The country’s biggest coal mine, Peabody Energy Corp., will cut several jobs.
The St. Louis Post-Dispatch reports that Peabody is cutting 235 jobs, or 15 percent of its staff, at its North Antelope Rochelle Mine in Wyoming. The report states this is evidence “that coal’s collapse has spread beyond Appalachia’s hills to the biggest open pit in America’s cheapest coal-producing region, the Powder River Basin.”
Peabody Energy cut 235 ppl at its North Antelope Rochelle mine; Arch Coal to cut 230 ppl at its Black Thunder Mine https://t.co/U9560Wi5NT
— InsideClimate News (@insideclimate) March 31, 2016
Peabody is said to be “an incredibly efficient, low cost mine” to run, according to Clarksons Platou Securities Inc. analyst, Jeremy Sussman. He notes that Peabody job cuts just goes to show how the “low-cost guys aren’t completely unscathed” by workforce layoffs. Sussman reveals that this “is a trend that’s going to continue.”
The St. Louis-based company produced one of every eight tons in the U.S. in 2015.
Peabody Energy digs coals from seams that are as tall as a six-story building below the Wyoming plains.
Peabody is cutting jobs at a time they’re facing a possible bankruptcy, since it’s in $6.3 billion of debt. The coal mining business has until April 14 to make an overdue interest payment of $71.1 million. It scrambled to complete the sale of three Colorado and New Mexico mines to Bowie Resource Partners. Peabody believes it needs these mines in order to comply with loan contracts.
The Dickinson Press reports that Peabody will be allowed to cancel the sale after April 7, while Bowie won’t be able to do so until after April 15, Peabody said in a filing. The two companies had agreed to waive their termination rights and evaluate alternative payment structures.
Bowie’s $650 million loan to finance its purchase of Peabody’s mines in New Mexico and Colorado was “temporarily shelved,” according to a source close to the arrangement.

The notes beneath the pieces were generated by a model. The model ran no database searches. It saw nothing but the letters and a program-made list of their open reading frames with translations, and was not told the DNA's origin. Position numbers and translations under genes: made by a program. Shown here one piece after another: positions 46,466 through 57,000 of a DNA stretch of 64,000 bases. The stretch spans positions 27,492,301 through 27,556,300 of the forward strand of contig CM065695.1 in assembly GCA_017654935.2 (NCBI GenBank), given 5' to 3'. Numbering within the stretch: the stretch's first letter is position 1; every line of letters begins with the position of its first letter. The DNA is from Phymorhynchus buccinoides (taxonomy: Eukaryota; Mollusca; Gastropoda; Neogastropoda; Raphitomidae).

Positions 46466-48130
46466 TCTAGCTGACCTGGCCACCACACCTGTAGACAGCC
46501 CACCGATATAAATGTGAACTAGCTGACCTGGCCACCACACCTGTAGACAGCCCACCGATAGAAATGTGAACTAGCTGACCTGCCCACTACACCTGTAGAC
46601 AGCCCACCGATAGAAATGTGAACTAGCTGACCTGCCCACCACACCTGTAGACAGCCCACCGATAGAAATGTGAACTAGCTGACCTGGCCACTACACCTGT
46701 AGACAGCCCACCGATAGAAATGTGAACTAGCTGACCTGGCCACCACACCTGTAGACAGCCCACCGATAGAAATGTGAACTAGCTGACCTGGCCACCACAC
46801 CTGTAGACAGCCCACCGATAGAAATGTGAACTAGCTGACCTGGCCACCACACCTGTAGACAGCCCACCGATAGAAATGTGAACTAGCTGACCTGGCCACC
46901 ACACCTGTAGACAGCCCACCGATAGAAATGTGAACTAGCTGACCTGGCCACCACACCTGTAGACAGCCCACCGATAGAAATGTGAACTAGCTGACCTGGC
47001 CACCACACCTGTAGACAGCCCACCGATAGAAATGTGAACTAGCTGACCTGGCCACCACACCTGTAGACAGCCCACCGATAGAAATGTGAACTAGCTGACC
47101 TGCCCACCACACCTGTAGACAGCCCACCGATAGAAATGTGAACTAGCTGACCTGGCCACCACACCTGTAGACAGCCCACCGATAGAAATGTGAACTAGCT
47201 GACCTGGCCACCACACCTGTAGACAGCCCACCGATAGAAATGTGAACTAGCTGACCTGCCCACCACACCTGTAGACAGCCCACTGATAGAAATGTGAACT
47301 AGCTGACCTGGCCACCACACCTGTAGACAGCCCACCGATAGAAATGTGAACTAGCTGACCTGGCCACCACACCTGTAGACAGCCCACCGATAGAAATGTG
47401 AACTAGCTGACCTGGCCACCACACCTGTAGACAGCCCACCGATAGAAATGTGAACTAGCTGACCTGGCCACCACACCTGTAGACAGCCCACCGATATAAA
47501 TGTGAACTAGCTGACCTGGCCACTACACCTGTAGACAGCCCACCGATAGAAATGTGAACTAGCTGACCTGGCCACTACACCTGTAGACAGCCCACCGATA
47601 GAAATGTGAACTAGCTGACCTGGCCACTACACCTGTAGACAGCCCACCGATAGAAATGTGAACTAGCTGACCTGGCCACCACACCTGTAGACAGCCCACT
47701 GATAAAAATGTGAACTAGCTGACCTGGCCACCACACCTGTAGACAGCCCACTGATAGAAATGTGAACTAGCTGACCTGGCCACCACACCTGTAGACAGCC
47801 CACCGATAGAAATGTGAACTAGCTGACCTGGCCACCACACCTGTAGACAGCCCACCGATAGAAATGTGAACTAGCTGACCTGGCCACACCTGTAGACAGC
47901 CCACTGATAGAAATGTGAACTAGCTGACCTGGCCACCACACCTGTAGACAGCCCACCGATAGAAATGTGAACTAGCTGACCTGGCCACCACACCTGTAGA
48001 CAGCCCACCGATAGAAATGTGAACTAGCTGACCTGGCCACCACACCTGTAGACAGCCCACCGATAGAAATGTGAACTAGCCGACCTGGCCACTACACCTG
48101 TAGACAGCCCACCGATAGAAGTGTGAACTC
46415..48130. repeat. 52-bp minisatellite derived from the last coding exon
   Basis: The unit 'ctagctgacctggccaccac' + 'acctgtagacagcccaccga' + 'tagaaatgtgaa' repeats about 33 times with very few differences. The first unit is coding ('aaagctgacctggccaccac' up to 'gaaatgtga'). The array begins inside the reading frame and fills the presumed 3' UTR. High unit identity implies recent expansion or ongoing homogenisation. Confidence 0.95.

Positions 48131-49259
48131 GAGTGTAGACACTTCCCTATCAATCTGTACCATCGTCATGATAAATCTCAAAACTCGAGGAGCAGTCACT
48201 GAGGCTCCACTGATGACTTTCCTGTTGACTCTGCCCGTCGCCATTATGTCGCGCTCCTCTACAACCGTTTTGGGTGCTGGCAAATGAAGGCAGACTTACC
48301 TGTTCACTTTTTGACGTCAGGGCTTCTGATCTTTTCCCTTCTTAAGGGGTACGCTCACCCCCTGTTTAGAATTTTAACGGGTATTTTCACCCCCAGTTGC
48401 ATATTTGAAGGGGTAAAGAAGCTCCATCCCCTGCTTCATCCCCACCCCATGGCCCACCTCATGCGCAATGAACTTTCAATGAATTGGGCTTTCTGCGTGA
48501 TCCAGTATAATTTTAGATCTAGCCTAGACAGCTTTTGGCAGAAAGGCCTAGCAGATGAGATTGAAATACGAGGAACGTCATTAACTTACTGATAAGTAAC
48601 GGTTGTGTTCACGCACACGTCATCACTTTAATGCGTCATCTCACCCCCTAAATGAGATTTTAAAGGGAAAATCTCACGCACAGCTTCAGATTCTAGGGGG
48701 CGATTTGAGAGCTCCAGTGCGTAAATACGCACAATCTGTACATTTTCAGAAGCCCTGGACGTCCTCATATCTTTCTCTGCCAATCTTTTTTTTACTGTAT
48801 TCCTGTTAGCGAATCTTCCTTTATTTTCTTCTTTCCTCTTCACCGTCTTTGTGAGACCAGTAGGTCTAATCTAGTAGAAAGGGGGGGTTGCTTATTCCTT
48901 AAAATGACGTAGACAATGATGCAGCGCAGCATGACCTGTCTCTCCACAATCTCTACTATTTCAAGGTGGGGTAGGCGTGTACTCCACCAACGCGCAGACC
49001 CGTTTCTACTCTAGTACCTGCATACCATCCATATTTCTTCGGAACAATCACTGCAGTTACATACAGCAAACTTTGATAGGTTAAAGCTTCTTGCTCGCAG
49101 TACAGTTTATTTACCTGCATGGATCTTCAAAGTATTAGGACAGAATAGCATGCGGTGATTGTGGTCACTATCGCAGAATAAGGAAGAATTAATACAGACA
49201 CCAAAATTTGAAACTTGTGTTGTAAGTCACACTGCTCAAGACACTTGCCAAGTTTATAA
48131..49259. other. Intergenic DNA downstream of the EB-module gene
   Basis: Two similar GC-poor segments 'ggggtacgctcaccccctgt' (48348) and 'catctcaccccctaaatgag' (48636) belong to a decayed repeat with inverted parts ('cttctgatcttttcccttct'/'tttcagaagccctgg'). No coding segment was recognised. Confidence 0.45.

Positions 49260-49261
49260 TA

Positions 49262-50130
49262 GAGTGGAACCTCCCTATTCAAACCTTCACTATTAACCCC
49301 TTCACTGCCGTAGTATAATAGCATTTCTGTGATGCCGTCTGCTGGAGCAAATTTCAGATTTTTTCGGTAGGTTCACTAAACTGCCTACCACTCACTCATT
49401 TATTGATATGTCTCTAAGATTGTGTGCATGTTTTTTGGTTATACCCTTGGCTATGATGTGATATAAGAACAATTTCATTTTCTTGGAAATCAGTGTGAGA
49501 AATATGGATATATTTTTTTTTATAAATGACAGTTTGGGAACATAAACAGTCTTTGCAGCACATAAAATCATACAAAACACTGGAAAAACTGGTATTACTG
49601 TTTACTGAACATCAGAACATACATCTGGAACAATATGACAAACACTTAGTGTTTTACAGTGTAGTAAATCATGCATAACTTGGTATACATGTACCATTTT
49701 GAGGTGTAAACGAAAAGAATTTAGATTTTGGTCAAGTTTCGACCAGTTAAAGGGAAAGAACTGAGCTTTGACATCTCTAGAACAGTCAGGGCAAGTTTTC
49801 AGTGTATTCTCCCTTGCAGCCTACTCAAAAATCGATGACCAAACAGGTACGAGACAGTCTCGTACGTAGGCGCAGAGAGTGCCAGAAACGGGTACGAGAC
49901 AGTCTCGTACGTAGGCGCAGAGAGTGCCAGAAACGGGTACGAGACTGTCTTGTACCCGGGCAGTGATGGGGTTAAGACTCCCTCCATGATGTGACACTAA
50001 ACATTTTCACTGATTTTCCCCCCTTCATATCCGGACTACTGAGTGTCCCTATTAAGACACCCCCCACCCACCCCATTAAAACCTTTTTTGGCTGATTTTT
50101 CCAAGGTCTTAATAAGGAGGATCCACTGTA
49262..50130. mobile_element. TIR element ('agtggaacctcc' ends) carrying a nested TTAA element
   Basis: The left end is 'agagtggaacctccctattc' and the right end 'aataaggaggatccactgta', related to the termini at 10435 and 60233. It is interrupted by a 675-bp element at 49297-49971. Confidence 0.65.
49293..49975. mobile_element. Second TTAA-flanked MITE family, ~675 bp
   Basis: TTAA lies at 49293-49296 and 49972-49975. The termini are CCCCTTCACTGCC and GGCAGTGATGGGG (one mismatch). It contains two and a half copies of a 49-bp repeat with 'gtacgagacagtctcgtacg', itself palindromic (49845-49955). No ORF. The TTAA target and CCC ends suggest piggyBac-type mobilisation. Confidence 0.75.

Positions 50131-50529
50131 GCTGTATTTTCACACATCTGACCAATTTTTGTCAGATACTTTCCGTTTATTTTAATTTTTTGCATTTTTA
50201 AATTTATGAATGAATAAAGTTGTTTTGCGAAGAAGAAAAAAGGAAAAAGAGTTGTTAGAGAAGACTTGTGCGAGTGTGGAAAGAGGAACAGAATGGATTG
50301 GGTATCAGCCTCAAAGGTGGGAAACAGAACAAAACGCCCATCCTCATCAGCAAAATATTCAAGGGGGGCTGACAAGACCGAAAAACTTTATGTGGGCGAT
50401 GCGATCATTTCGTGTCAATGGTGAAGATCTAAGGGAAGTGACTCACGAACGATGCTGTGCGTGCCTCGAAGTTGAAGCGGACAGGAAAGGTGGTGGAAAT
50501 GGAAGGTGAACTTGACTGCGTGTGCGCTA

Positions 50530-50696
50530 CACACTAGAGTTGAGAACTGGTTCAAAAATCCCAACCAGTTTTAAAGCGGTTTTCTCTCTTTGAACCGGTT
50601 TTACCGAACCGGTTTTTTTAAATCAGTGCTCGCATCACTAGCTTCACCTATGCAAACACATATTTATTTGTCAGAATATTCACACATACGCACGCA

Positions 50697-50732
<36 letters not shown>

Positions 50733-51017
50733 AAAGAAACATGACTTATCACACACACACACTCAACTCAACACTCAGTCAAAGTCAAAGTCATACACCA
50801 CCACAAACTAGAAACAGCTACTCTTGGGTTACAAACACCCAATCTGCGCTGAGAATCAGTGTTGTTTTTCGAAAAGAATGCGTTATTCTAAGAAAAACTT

One reason Peabody is cutting jobs is because the coal industry is feeling the hit of decreased demand as power plants burn less of the fuel because of low-cost natural gas and more stringent environmental policies. Morning Consul adds that the Obama administration’s aggressive approach to reduce carbon emissions has played a role in the changing sphere of mining. Wyoming produced 66.5 million tons through March 26 — 30 percent less from a year ago, according to the U.S. Energy Information Administration.
“Utilities are burning as much natural gas as they can and will likely spend the entire year whittling down their bulging coal inventories,” said Mark Levin, an analyst at BB&T Capital Markets.
Two of Peabody’s competing companies — Alpha Natural Resources Inc. and Arch Coal Inc. — have already filed for bankruptcy. Likewise, they also operate in the Powder River Basin. Arch announced on Thursday that it was laying off 242 workers at its Black Thunder mine, not far from North Antelope.
— Jonathan Rowland (@jonorichard) March 31, 2016
Black Thunder produced 99 million tons last year, making it the country’s second-biggest coal mine, according the Mine Safety and Health Administration; North Antelope produced 109 million tons.
Peabody Energy employed 7,600 people as of December 31. It’s looking at bond exchanges, cost cuts, and waivers to its credit agreements to improve its finances.
“While our asset position and contracting strategies give us relative strength, we are taking these actions to match production with customer demand,” Kemal Williamson, Peabody president for the Americas said in a statement. “We regret the impact of these actions on our employees, their families and the surrounding communities in the Campbell and Converse County areas.”
There will be 1,150 employees left at the Wyoming-based plant after the Peabody Energy job cuts, according to Morning Consul.
[Photo by AP Photo/Seth Perlman, File]